Update (April 3, 5:43 p.m.) — Jeremy Hsieh, KTOO
A website went live at 5 p.m. Thursday to take in applications for small business relief loans in Juneau. By midday Friday, dozens of completed applications had come in for the publicly financed program. (Read more)
Small businesses in Juneau could have emergency cash headed into their accounts as soon as Friday.
The Juneau Assembly approved an emergency measure Wednesday night to make up to $3 million of public money available as low- or no-interest loans to qualified businesses.
Public health mandates to combat the spread of COVID-19 have frozen a lot of economic activity. The loan program is intended to help small businesses get by until federal and state relief is available.
Assembly member Wade Bryson is a business owner. He framed it as an obligation. Specifically, because the Assembly shuttered many local businesses to combat the pandemic.
“I understand that some businesses won’t use this help. Debt is bad. Business owners don’t like debt. We are now giving them a tool to help them in the form of debt, which is not universally liked. … But here we are, we have to solve this. ”
The Assembly’s debate Wednesday centered on tradeoffs between getting the money out to the community quickly, oversight and unforeseen expenses the money could be spent on.
Assembly member Maria Gladziszewski tried to amend the program so the $3 million wouldn’t be released all at once. She wanted to build in what she called some “minimal oversight” from the Assembly.
“OK, the state of Utah — not a city in Utah, but the state — is considering doing loans of ($5,000 to $20,000). And here we are way early, and I commend us for moving quickly, but we’re talking about giving loans in a city of Juneau from ($25,000 to $50,000).”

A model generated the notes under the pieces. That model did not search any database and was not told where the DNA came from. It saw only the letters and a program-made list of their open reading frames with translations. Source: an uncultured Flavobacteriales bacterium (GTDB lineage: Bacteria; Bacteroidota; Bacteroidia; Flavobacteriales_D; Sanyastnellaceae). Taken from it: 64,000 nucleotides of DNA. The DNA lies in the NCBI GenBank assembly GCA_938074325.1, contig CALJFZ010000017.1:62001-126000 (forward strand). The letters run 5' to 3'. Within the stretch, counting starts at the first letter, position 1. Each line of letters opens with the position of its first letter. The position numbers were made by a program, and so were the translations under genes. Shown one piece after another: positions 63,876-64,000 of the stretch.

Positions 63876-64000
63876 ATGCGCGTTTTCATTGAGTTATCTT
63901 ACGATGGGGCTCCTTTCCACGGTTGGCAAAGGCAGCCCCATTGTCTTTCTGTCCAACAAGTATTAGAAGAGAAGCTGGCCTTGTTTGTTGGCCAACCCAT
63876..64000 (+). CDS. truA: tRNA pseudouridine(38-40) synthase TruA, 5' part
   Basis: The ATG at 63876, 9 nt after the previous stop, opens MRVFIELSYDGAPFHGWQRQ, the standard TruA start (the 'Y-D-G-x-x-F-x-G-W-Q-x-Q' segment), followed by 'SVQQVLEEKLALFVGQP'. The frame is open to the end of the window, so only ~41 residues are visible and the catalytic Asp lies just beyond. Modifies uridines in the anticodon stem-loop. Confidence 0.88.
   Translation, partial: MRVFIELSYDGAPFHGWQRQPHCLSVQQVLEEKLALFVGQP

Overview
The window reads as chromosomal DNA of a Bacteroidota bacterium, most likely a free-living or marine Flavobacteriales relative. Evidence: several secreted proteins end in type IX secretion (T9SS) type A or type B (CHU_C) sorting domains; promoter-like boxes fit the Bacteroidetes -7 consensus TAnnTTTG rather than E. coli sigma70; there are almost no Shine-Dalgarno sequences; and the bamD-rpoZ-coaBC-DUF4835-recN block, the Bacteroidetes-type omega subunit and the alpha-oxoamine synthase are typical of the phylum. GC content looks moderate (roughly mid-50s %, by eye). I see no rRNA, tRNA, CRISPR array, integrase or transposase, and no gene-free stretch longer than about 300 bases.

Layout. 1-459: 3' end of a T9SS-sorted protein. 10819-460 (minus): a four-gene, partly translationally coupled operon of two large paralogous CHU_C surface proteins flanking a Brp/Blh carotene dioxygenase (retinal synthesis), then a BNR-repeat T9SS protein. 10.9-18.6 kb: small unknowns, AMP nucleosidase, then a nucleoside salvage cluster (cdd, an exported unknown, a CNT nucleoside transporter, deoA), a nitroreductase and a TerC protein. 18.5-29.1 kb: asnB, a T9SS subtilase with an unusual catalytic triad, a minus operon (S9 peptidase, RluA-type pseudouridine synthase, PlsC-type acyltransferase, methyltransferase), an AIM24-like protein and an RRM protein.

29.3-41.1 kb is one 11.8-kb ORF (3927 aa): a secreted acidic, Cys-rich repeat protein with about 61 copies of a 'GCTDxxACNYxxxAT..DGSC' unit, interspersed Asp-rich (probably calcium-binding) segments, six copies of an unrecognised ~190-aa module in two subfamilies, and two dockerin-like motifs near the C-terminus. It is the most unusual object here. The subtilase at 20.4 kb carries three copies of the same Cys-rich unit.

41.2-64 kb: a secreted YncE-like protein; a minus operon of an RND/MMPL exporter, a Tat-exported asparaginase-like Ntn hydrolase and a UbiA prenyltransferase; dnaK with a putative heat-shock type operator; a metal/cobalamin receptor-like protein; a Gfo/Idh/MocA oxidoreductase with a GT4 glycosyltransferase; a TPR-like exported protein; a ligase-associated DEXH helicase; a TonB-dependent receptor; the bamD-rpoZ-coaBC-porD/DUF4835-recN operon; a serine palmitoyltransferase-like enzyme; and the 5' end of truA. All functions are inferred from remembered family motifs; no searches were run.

Mayor Beth Weldon got the last word.
“I appreciate where everyone’s coming from, but quite honestly, there are two businesspeople in this room. While everyone else was doing whatever their — the usual whatever they did today, I did payroll,” she said, choking up. “And paid bills. And hoped I had enough money in the bank to make it. So by delaying this with this amendment, you’ve taken the legs out from under it. So with that being said, madame clerk, call roll.”
Gladziszewki’s amendment failed. The overall measure passed unanimously.
Today, the city wired its $3 million to the Juneau Economic Development Council, which is administering the loans. JEDC Executive Director Brian Holst said a dry run for the web-based application process happened this afternoon. If it goes well, he said applications and money could start flowing as early as Friday.
The application and particulars of the loan conditions will be at JEDC.org.
The loan program will add a $3 million expense to the city’s annual budgeting process, which is filled with unknowns.
“We don’t know the effect of COVID to our economy,” City Manager Rorie Watt told the Assembly. “We don’t know how much we’re going to end up spending. We don’t know if the governor’s going to sign the budget with or without veto. We don’t know if the federal aid, the one and a quarter billion (dollars) or so to the state, is going to make it our way.”
Watt said he did recommend, at least as a starting point for budget deliberations, a significant property tax increase to balance the budget. He proposed an increase of one mill, which works out to $100 more per $100,000 of assessed property value.
The city’s budget must be complete before the new fiscal year begins in July.
Correction: The nonprofit administering the loans was misidentified in an earlier version of this story. JEDC is short for Juneau Economic Development Council, not Corp.